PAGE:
(via RTE) Archaeologists in Scotland believe they have located the site of a monastery where a renowned manuscript may have been written in the 10th century. The manuscript known as the Book of Deer, or Leabhar Dhèir, contains the oldest examples of written Gaelic in Scotland. The manuscript belongs to the same Irish monastic tradition as the Book of Kells. It contains the Gospel of St John in full, as well as extracts from the other gospels.
It is written primarily in Latin with notes in Gaelic in the margins. The Gaelic notes are believed to have been written in the 12th century.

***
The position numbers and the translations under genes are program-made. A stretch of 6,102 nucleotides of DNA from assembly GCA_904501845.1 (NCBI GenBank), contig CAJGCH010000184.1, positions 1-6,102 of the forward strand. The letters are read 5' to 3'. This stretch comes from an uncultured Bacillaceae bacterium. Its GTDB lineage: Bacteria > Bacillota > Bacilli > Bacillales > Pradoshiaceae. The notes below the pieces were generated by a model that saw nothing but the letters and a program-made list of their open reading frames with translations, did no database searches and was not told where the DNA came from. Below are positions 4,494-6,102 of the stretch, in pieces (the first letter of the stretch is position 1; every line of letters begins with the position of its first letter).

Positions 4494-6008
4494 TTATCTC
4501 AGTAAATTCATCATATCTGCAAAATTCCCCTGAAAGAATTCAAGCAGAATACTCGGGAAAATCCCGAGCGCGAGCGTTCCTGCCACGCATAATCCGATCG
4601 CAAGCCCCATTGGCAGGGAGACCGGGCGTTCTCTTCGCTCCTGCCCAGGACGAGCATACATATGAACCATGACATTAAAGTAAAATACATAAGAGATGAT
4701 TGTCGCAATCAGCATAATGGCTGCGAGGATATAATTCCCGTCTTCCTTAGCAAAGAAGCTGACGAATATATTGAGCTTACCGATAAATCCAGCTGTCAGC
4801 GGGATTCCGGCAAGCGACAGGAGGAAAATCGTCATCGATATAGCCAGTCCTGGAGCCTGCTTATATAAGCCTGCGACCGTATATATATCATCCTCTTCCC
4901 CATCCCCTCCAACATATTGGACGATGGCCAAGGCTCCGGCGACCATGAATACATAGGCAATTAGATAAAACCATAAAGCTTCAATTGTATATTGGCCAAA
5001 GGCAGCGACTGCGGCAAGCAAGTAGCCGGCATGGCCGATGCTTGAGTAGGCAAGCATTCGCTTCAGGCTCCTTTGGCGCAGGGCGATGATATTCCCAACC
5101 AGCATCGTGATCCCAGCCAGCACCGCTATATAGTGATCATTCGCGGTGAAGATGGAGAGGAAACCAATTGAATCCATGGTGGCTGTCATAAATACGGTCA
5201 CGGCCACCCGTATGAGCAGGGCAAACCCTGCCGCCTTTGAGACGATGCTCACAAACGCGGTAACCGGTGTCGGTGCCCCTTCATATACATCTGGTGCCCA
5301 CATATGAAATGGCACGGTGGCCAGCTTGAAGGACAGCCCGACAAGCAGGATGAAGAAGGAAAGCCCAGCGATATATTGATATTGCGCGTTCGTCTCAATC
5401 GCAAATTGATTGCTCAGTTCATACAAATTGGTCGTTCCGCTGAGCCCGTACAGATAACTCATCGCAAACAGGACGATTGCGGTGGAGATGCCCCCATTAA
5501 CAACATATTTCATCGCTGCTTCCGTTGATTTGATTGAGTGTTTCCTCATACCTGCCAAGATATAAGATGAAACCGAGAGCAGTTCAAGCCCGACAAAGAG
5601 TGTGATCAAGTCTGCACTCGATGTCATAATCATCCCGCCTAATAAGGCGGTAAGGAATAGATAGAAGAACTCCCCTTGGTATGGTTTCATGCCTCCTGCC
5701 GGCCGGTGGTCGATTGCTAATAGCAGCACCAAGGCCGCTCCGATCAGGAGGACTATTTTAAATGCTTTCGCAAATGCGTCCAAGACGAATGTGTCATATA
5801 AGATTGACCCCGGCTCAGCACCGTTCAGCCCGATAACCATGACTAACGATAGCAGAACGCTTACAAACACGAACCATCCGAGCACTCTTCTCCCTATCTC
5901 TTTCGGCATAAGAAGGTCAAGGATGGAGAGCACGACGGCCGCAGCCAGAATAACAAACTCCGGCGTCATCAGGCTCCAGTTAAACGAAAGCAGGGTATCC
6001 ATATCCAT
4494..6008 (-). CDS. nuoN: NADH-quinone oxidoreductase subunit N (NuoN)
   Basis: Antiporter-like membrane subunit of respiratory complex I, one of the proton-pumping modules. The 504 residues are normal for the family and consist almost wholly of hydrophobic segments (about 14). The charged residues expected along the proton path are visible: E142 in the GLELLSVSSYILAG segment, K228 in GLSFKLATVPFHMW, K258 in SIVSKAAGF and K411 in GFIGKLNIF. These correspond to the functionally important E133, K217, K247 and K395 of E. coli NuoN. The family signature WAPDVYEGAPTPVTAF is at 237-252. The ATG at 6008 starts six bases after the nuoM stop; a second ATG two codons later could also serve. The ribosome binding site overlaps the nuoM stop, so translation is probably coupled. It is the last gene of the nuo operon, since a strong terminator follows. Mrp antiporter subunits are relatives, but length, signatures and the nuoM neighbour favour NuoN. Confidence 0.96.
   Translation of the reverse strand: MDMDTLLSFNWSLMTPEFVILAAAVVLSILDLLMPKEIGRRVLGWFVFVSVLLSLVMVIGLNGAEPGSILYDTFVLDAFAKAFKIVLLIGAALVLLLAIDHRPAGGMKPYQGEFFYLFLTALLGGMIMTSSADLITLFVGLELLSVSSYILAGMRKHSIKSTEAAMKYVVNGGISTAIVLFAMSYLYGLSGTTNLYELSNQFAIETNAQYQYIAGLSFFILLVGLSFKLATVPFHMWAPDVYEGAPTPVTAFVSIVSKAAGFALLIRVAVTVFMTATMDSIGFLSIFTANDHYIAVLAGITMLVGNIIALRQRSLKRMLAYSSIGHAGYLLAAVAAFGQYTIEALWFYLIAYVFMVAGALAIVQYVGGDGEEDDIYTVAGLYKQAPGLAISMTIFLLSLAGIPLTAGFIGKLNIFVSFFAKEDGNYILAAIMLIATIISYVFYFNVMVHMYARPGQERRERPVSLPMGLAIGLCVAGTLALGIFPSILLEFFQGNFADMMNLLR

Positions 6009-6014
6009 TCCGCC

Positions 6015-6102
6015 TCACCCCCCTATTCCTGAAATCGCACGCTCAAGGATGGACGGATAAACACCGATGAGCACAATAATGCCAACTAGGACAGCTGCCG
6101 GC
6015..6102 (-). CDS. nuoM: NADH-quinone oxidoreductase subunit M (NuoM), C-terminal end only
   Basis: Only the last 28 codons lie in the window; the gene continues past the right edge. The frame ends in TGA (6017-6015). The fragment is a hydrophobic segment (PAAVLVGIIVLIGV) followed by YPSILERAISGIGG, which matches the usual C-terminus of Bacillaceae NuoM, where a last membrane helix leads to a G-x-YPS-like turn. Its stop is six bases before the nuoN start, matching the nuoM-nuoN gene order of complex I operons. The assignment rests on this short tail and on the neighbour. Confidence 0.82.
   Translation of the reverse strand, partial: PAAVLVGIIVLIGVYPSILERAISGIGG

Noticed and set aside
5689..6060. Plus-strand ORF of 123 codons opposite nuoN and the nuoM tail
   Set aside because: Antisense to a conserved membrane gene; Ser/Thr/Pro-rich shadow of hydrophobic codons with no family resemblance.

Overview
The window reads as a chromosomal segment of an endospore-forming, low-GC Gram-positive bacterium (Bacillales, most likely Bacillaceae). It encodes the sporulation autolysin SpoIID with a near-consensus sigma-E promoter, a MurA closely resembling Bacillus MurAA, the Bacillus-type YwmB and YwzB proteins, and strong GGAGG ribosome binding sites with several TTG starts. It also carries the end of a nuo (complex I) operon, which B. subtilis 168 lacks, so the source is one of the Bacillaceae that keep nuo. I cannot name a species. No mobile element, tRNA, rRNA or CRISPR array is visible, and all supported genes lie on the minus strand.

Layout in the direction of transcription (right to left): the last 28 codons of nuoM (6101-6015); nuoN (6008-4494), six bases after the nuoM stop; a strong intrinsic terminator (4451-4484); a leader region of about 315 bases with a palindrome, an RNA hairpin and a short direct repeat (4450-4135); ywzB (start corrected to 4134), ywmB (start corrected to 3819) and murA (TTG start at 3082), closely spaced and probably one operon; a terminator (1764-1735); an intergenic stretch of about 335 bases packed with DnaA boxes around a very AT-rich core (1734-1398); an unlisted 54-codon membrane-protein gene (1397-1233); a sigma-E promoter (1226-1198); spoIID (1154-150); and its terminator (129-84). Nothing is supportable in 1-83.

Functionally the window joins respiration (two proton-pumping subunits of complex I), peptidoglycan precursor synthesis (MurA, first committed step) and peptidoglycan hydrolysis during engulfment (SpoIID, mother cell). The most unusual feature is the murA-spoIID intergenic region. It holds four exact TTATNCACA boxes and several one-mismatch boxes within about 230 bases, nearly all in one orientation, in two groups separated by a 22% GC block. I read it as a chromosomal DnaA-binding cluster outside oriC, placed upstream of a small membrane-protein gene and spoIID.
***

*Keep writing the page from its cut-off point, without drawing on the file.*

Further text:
The remains of the monastery are located 45km to the northeast of Aberdeen. Artefacts found at the site include a stone hearth, charcoal and pottery fragments.
The Book of Deer can be viewed on the website of Cambridge University Library, where it has been preserved since the 18th century.
In the medieval period, Gaelic was the dominant common language of Ireland and Scotland. Irish, Manx and Scots Gaelic diverged into different dialects of this common language in the 13th century.